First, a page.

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When do practices require a lease?

Many practices may not be aware that they require a lease. Paul Conlan explains when leases are needed and the importance of detailing them in partnership agreements.

When is a lease required?

In the first instance, practices need to understand when a lease is required. You will need a lease if you are in a building not owned by the partnership.

But, even in cases where the GP partners own the building, you also need to ask yourself whether 100% of the owner is 100% of the occupier?

If there is an uncommon party, for example a retired partner who still owns part of the premises or an existing partner who does not own any of the premises, then a lease to formalise the situation would be best practice.

What is a lease?

A lease regulates the arrangement between the landlord and the tenant. It is designed to clarify responsibilities and obligations of both parties and provides legal protection and should assist in avoiding costly legal disputes.

A GP contractor needs a building to operate and provide contracted medical services.

If they don’t own a building, a lease should be put in place for a specified period of time (known as a term). This ensures continuity of service provision from that specific location for the agreed term and allows the practice to invest and forward plan with a specified end date.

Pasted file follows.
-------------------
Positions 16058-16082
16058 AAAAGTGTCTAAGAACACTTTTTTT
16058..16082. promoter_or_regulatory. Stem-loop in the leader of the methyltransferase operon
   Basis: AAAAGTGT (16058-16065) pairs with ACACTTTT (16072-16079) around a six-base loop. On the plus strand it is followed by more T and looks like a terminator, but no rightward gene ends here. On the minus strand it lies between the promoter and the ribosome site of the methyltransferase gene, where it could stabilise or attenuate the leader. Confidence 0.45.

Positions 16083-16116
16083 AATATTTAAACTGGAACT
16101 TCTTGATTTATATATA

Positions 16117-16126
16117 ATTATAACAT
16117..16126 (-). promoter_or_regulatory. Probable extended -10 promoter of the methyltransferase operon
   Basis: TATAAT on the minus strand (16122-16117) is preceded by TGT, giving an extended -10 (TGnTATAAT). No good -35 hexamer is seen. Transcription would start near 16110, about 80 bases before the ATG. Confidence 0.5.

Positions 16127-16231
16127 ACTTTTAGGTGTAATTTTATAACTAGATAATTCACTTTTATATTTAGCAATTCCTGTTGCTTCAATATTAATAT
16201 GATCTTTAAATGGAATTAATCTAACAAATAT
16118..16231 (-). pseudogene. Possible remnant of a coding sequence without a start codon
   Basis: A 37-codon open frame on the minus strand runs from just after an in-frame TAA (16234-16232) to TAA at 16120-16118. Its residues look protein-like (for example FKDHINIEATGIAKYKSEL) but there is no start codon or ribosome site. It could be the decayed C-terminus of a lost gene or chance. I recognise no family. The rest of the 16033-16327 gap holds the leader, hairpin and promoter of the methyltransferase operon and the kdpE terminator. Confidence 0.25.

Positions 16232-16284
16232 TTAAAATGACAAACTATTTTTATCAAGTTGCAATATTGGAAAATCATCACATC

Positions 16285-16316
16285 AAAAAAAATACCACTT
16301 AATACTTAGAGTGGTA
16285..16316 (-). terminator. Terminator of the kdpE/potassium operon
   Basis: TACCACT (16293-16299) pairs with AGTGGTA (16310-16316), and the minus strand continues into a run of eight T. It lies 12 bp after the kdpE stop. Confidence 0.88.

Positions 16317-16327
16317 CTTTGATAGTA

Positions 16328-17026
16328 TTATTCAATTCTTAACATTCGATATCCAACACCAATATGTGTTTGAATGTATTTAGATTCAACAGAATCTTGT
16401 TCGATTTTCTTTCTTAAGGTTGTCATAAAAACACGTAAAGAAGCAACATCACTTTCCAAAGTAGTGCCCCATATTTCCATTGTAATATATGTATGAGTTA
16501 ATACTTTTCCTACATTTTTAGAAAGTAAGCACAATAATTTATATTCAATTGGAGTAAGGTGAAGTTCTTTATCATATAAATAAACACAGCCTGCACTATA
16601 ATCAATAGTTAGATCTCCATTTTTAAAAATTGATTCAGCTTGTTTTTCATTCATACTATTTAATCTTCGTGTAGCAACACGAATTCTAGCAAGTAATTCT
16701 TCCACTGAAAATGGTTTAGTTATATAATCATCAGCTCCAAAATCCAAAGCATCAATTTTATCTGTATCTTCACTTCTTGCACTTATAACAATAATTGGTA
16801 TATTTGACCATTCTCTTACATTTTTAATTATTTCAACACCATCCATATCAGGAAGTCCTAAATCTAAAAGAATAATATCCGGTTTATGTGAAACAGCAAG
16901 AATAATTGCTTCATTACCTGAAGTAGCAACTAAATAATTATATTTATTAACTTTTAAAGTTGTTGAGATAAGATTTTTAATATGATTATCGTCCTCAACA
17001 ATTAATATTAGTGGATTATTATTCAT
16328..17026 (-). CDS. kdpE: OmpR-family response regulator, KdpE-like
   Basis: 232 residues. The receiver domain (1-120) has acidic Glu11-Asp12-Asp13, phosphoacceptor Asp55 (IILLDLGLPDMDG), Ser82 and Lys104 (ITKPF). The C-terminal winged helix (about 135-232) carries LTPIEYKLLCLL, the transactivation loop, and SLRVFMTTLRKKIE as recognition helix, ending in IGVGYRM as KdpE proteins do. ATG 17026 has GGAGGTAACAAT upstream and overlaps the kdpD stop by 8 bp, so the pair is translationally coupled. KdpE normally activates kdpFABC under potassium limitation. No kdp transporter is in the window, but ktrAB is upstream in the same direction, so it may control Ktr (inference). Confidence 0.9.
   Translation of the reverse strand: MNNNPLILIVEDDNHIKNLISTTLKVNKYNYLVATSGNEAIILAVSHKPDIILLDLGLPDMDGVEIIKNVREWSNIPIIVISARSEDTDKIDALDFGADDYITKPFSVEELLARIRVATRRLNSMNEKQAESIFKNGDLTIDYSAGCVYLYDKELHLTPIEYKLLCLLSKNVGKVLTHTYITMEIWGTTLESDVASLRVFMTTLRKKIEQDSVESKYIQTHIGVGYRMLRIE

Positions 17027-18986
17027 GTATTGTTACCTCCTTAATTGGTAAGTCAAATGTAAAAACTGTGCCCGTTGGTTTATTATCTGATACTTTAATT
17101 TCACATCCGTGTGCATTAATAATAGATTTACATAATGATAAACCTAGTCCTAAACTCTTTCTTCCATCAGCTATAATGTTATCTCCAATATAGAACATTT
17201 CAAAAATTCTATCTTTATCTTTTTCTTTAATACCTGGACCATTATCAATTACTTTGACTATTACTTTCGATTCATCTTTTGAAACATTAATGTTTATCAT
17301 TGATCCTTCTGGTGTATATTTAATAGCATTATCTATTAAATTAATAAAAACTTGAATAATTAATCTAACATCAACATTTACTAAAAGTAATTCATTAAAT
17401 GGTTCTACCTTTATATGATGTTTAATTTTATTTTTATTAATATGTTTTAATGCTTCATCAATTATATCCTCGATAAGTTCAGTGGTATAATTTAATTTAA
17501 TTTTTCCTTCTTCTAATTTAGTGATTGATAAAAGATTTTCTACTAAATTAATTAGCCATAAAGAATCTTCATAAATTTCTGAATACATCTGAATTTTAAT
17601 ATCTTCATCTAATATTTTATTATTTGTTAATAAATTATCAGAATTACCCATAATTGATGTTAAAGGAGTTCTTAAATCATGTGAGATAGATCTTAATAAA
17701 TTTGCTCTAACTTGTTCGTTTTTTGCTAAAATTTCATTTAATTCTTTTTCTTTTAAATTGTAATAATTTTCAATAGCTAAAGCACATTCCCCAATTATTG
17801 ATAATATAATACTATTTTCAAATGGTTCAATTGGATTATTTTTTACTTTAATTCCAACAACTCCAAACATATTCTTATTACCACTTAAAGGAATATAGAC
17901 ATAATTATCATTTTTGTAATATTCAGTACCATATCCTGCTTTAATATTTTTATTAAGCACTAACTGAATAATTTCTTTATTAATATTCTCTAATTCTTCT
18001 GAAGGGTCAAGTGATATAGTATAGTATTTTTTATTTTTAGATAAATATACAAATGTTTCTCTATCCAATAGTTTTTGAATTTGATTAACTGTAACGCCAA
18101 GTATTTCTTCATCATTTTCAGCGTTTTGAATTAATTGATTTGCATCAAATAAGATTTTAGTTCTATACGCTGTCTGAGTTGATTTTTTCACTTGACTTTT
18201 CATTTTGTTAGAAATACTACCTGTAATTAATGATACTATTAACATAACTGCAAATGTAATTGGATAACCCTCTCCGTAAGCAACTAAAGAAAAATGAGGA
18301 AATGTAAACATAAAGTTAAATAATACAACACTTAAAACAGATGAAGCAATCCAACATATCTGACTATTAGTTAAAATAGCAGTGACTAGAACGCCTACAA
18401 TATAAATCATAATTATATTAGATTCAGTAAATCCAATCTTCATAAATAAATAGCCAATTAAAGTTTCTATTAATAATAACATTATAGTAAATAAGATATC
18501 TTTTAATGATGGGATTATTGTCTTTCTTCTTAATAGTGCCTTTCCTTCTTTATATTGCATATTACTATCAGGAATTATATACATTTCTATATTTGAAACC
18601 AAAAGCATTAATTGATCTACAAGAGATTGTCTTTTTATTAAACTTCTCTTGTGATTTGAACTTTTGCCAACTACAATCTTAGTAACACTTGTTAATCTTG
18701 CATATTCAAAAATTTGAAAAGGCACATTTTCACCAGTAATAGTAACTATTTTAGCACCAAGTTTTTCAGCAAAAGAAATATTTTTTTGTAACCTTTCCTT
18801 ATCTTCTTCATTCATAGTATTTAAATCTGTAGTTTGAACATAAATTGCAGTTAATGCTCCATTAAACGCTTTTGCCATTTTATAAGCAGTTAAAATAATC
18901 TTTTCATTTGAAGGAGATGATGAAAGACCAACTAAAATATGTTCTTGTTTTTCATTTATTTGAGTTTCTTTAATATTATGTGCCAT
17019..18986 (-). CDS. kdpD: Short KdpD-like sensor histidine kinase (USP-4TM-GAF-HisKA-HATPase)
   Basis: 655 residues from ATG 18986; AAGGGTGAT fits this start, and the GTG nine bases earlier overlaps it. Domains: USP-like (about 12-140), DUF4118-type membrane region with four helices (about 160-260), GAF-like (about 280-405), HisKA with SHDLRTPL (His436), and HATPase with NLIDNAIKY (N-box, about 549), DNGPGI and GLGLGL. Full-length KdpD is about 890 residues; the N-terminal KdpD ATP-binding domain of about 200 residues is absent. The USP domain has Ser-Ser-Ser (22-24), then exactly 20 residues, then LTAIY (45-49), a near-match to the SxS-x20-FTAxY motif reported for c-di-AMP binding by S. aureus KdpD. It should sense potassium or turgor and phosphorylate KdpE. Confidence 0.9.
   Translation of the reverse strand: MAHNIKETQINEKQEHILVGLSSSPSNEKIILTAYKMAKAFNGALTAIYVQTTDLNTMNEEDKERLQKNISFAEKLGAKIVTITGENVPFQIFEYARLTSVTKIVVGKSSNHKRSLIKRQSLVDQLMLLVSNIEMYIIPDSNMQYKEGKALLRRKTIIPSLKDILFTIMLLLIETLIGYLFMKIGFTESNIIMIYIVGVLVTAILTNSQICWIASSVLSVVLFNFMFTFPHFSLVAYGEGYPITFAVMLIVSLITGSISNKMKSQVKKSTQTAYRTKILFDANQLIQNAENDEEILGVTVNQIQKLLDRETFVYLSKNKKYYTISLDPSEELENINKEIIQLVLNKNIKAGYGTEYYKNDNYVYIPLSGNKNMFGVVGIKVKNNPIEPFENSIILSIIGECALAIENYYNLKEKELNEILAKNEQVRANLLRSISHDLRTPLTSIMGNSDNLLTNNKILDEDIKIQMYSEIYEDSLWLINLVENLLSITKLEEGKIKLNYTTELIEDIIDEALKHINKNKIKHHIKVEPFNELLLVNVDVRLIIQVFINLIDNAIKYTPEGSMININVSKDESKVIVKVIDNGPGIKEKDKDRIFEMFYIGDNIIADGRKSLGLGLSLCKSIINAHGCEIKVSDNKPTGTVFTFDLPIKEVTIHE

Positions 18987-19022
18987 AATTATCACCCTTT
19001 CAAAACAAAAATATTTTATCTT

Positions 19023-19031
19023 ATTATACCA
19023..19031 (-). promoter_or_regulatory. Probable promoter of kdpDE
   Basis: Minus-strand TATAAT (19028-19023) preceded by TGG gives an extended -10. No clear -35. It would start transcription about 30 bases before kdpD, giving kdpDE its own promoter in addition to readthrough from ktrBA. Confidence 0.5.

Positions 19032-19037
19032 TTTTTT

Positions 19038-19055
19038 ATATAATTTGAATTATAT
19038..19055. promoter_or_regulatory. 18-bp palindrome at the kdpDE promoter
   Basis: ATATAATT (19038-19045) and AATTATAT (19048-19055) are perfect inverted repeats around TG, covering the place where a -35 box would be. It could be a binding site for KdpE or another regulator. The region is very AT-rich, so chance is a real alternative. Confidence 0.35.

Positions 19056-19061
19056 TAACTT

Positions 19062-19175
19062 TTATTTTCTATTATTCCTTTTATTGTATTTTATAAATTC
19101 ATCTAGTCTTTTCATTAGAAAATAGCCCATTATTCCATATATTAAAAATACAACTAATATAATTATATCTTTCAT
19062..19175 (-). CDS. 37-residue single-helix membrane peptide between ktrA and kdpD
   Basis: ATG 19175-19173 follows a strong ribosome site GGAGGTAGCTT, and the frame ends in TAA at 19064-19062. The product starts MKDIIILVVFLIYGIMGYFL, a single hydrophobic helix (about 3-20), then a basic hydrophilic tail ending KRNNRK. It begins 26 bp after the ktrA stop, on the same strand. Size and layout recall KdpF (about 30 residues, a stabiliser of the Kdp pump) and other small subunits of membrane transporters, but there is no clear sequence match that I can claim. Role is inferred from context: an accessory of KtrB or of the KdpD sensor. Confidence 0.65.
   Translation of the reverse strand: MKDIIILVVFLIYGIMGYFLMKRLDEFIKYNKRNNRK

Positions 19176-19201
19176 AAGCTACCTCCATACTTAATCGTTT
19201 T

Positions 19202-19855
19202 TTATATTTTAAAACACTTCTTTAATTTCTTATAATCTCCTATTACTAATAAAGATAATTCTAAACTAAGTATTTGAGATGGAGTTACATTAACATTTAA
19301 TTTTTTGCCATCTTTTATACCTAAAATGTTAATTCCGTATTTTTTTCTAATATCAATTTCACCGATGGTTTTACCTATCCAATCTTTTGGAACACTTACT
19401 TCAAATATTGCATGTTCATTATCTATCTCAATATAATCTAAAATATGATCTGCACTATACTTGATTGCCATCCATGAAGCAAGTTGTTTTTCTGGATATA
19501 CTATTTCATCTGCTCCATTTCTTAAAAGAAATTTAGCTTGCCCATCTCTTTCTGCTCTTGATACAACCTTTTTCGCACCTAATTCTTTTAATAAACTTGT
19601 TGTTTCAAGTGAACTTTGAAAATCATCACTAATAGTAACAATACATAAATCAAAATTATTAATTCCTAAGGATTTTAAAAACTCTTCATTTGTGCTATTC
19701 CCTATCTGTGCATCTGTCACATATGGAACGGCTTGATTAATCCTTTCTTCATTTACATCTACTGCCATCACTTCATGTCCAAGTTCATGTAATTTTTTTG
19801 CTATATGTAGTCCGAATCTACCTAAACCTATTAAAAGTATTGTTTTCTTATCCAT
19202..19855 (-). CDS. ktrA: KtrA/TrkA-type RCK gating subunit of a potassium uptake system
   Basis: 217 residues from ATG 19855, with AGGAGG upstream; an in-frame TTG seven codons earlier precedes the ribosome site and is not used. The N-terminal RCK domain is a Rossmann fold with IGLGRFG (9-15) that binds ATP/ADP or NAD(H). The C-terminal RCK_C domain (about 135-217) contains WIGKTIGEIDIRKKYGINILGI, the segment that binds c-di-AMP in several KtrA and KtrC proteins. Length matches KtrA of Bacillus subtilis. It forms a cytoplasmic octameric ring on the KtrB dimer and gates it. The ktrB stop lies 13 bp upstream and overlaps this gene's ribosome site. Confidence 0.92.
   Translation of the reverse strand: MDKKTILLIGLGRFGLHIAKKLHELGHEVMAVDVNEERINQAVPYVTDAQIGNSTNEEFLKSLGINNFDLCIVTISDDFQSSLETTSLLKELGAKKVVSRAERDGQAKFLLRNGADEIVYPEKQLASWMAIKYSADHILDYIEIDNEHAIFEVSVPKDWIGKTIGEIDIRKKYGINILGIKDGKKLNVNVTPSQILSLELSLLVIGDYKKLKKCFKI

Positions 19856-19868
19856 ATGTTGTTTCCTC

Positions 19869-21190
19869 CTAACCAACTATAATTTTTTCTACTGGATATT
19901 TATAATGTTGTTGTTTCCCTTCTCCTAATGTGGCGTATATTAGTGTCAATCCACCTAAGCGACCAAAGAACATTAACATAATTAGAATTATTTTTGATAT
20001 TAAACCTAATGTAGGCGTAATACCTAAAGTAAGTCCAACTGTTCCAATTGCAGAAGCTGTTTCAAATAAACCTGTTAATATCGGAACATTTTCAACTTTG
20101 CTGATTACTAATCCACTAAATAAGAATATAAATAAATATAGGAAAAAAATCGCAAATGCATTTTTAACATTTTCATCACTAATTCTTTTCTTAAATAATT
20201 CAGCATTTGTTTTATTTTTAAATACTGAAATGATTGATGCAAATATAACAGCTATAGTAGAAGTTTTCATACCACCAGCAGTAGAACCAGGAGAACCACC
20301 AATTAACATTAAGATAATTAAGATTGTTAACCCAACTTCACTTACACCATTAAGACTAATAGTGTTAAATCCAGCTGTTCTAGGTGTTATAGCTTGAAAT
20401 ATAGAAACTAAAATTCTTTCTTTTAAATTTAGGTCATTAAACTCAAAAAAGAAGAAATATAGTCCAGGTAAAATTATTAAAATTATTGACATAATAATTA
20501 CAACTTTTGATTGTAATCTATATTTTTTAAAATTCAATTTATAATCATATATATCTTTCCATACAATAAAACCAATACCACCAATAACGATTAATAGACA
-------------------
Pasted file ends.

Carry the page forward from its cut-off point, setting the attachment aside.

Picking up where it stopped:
New and varied leases

Any new or varied lease must be passed to NHS England by the GP contractor (tenant) for approval to determine that it is value for money before it is signed. This process can act as a check mechanism to ensure that the terms entered into are fair, reasonable and consistent with leases on other GP premises.

NHS England approval is a guarantee that NHS will reimburse the rent to the landlord under the terms of the lease for the duration of the term agreed.

GP Surveyors suspects that a reasonable proportion of the current owner/occupier stock should actually be held under a lease as there is often an ‘uncommon party’ such as a retired partner who still holds an equity share and/or a non-equity owning GP partner.

Partnership agreements and leases

The partnership agreement (PA) should specifically refer to the property and stipulate that in order to be a partner it should be a condition of the PA to sign up to the lease.

Leases shouldn’t be seen as an obligation, as securing the rights to the building allows the partner to draw salaries, pensions, profit shares and receive NHS recurring premises cost reimbursements.

It is standard commercial practice for leases to regulate the occupation of a building and normally within England the lease will be within the Landlord and Tenant Act 1954, allowing the tenant to renew on the same terms (except rent) at expiry of the original lease. It is therefore essential to get the lease right first time.

A lease agreement is a legally binding document. Defining responsibilities within a lease will prevent disputes and secure rent reimbursements, this is critical if 100% of the owner isn’t 100% of the occupier and where there is increasingly a ‘uncommon party’.

If you are considering entering into a lease you need to seek advice from property professionals and lawyers with expertise in GP premises and contracts.

  • Paul Conlan is operations director, GP Surveyors a chartered surveyors specialising in GP surgeries. Visit www.gpsurveyors.co.uk for more information.

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